Micaela took Vero’s silence as victory. She prepared the probe, the capsule, and checked her space suit for leaks. When she returned to the cockpit and put on her space helmet, Vero recorded a personal log and downloaded the information from a microchip into the probe they would send to the quadrant base. Micaela didn’t interrupt Vero, staying away from her.

She thought she should leave a message, too. Yet she had no time to approach the panel because Vero was already straightening up to put on her space helmet. Micaela took a couple of seconds to follow suit.

“Let’s go to the capsule.” Vero’s voice reached her through the transmitter.

They took the remaining probe, which was programmed to protect them and the samples they would obtain. As they entered the atmosphere, they set their timers for twenty minutes. The exploration capsule descended at a dizzying velocity. It took them two minutes to traverse toward their precise landing spot. When they touched down, three minutes had passed. Micaela was the first to leave the module. Without betraying her amazement, she observed the construction they had seen in the video captured by the last probe before it disappeared.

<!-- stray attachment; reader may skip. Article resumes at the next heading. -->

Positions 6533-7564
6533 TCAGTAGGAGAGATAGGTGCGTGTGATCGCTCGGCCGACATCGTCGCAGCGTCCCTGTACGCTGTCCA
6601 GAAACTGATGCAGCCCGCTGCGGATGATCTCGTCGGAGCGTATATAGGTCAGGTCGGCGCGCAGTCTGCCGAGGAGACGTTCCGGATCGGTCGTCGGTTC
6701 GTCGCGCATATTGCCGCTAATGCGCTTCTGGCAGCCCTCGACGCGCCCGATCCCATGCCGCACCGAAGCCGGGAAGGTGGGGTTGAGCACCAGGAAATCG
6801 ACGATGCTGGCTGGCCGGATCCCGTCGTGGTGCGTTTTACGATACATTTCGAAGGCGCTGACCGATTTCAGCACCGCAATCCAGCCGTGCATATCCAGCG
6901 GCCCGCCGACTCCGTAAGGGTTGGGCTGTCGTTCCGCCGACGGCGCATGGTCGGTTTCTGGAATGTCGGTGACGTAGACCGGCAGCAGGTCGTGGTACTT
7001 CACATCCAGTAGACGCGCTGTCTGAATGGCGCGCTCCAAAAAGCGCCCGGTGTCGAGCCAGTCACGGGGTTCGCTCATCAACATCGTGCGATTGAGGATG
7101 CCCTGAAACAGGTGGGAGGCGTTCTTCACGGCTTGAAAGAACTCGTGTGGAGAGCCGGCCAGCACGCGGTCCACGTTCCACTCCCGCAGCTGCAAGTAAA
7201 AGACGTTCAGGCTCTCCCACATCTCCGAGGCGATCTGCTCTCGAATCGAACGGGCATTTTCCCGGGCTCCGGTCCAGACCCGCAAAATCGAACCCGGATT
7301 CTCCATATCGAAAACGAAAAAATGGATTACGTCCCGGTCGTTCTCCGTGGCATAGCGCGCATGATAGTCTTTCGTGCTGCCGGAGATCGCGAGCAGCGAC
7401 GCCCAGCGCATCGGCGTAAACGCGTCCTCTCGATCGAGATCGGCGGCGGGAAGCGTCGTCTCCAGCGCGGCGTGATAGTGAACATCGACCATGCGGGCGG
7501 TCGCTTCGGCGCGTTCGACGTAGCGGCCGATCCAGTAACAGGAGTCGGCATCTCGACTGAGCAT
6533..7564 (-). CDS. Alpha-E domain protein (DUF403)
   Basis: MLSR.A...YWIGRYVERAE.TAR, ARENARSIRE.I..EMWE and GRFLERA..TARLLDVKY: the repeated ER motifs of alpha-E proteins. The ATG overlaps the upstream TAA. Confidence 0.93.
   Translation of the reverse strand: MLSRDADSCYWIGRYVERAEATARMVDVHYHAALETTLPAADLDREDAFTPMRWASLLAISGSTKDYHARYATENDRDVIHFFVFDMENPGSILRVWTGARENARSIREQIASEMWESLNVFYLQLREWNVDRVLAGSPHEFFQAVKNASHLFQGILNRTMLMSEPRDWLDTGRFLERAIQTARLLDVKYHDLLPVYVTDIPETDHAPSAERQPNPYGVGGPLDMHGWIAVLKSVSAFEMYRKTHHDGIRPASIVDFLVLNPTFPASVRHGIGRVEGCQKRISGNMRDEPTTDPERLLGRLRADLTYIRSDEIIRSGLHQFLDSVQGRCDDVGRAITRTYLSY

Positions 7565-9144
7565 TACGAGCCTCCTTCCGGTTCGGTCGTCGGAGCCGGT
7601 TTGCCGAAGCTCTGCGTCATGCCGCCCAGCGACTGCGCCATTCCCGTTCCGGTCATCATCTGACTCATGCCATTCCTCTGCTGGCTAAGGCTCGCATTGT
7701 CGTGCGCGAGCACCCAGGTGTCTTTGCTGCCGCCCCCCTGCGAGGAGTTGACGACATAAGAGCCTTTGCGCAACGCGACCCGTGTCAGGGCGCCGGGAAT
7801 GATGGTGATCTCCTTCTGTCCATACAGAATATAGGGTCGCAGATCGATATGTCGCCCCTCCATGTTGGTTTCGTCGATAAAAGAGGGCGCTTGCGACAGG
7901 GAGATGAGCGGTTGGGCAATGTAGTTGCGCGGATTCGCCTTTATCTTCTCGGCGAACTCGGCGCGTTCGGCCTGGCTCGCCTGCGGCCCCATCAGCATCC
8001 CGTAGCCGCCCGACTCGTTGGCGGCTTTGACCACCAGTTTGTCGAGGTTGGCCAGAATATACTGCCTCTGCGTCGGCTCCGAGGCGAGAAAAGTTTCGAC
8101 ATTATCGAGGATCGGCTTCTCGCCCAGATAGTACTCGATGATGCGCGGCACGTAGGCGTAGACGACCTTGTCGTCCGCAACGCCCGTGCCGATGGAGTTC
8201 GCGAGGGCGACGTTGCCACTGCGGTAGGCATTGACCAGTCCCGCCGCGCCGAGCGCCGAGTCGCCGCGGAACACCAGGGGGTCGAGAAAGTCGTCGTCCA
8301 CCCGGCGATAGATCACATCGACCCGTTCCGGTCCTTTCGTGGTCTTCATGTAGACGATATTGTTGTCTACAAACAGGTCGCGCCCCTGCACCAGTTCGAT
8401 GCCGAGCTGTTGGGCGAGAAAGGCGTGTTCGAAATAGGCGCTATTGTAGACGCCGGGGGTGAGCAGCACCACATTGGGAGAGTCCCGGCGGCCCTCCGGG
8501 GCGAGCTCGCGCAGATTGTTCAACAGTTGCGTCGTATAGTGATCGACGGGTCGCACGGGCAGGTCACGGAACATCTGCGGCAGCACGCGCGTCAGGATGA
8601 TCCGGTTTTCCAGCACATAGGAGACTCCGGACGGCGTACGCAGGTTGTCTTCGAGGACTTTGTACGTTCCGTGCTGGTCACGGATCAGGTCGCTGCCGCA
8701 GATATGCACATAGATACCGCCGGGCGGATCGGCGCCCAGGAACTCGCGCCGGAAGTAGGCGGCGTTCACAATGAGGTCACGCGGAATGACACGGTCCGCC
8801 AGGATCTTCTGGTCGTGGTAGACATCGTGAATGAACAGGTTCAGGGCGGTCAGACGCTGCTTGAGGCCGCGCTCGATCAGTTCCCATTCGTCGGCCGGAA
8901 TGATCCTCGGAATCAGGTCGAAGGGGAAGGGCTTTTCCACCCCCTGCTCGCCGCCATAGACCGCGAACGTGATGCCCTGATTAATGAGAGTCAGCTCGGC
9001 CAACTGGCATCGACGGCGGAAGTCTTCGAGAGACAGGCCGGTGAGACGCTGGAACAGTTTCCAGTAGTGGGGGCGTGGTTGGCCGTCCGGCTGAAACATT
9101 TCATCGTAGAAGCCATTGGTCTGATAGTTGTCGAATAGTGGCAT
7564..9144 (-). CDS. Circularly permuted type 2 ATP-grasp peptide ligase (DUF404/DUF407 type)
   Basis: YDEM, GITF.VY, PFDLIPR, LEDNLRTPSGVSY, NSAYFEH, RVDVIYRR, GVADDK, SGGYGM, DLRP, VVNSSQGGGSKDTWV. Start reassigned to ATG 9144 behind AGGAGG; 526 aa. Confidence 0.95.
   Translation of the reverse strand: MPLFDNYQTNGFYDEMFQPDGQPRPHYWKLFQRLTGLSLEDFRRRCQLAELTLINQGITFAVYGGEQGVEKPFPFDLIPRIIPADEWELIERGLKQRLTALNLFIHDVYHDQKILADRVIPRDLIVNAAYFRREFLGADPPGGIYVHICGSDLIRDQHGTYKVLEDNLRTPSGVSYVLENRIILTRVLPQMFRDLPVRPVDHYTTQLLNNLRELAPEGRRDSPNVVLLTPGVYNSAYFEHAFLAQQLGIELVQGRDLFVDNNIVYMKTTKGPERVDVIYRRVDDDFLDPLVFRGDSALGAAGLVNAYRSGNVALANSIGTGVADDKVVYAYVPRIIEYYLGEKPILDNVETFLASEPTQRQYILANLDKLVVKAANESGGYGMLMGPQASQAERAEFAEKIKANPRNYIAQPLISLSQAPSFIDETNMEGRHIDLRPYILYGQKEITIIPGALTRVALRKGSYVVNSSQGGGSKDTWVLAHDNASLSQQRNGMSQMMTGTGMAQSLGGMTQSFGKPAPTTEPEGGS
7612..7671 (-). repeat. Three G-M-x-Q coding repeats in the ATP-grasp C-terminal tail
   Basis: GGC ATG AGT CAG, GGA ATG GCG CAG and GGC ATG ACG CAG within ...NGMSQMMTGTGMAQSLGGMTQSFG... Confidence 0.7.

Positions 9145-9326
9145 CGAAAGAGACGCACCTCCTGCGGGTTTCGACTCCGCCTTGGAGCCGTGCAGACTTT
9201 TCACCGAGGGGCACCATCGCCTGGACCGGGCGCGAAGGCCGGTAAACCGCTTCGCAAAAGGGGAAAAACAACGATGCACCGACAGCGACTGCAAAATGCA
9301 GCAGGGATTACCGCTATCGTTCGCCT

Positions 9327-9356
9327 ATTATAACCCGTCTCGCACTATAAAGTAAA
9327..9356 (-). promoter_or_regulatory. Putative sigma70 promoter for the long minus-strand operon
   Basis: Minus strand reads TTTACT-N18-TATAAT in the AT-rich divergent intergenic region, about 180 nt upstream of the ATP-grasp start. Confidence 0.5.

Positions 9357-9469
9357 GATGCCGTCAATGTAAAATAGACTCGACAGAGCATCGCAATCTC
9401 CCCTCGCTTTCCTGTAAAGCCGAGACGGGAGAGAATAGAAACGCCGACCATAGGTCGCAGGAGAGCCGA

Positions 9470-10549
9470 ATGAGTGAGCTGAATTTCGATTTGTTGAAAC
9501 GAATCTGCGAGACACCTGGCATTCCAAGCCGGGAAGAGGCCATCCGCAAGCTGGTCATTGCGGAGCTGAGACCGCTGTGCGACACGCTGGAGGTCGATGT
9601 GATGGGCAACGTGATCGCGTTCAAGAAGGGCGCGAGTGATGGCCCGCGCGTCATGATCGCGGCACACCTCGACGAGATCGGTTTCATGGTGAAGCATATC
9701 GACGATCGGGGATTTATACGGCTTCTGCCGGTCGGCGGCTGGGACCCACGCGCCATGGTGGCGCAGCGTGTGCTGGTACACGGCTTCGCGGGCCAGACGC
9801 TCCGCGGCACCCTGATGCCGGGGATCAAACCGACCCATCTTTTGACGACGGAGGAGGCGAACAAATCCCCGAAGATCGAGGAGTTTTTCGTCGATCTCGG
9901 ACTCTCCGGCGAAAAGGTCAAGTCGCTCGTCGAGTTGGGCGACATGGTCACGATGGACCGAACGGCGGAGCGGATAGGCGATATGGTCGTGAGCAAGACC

A pyramid made of scrap metal soared before her—a huge, magnificent matte gray pyramid the same color as the planet’s soil. Thus, it was indistinguishable from orbit. The entrance was open. An arch of absolute darkness. However, what disturbed Micaela about the video was the vision of hundreds of rusty, inert androids crawling toward the building.

Followed by the probe, Vero walked quickly among the androids without even grazing them, traveling on foot because any indiscriminate use of technology could damage the findings. Micaela considered using the suit’s thrusters as she followed, but thought better of it.

Micaela couldn’t look away from the androids on the ground. Their eye sensors were dangling out of their sockets. Their agape mouths revealed rust-stained teeth. Their tongues remained paralyzed in cries of suffering. Do robots suffer? she wondered. All of them possessed a terrifying similarity to human beings, as if they had been the fruit of a fussy craftsman. Even the dark wires in their hair were as fine as real hair fibers.

The mouth of the pyramid swallowed both women.

They had fifteen minutes left.